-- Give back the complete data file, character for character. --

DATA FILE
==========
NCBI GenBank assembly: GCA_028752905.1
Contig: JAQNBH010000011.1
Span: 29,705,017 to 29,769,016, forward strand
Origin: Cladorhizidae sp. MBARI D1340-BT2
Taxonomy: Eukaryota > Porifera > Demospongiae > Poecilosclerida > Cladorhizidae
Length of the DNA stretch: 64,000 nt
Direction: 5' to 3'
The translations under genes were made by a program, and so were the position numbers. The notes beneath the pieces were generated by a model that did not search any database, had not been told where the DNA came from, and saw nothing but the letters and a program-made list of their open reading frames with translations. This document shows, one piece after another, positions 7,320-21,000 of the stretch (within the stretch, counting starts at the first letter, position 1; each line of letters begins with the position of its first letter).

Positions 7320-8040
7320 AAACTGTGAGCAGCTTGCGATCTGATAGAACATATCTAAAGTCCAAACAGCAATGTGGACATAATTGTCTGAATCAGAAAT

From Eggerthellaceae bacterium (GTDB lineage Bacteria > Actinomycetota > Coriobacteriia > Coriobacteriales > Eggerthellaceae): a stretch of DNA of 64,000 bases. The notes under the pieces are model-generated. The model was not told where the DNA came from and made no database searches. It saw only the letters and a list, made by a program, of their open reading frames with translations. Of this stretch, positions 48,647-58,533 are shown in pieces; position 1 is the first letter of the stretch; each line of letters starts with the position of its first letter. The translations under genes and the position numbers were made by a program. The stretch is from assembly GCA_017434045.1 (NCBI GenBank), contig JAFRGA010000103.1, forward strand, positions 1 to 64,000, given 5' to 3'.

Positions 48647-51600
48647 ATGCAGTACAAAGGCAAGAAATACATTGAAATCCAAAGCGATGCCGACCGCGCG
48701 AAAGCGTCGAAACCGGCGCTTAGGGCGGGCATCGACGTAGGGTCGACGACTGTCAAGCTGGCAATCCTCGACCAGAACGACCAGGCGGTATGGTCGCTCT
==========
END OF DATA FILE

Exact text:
NCBI GenBank assembly: GCA_028752905.1
Contig: JAQNBH010000011.1
Span: 29,705,017 to 29,769,016, forward strand
Origin: Cladorhizidae sp. MBARI D1340-BT2
Taxonomy: Eukaryota > Porifera > Demospongiae > Poecilosclerida > Cladorhizidae
Length of the DNA stretch: 64,000 nt
Direction: 5' to 3'
The translations under genes were made by a program, and so were the position numbers. The notes beneath the pieces were generated by a model that did not search any database, had not been told where the DNA came from, and saw nothing but the letters and a program-made list of their open reading frames with translations. This document shows, one piece after another, positions 7,320-21,000 of the stretch (within the stretch, counting starts at the first letter, position 1; each line of letters begins with the position of its first letter).

Positions 7320-8040
7320 AAACTGTGAGCAGCTTGCGATCTGATAGAACATATCTAAAGTCCAAACAGCAATGTGGACATAATTGTCTGAATCAGAAAT

From Eggerthellaceae bacterium (GTDB lineage Bacteria > Actinomycetota > Coriobacteriia > Coriobacteriales > Eggerthellaceae): a stretch of DNA of 64,000 bases. The notes under the pieces are model-generated. The model was not told where the DNA came from and made no database searches. It saw only the letters and a list, made by a program, of their open reading frames with translations. Of this stretch, positions 48,647-58,533 are shown in pieces; position 1 is the first letter of the stretch; each line of letters starts with the position of its first letter. The translations under genes and the position numbers were made by a program. The stretch is from assembly GCA_017434045.1 (NCBI GenBank), contig JAFRGA010000103.1, forward strand, positions 1 to 64,000, given 5' to 3'.

Positions 48647-51600
48647 ATGCAGTACAAAGGCAAGAAATACATTGAAATCCAAAGCGATGCCGACCGCGCG
48701 AAAGCGTCGAAACCGGCGCTTAGGGCGGGCATCGACGTAGGGTCGACGACTGTCAAGCTGGCAATCCTCGACCAGAACGACCAGGCGGTATGGTCGCTCT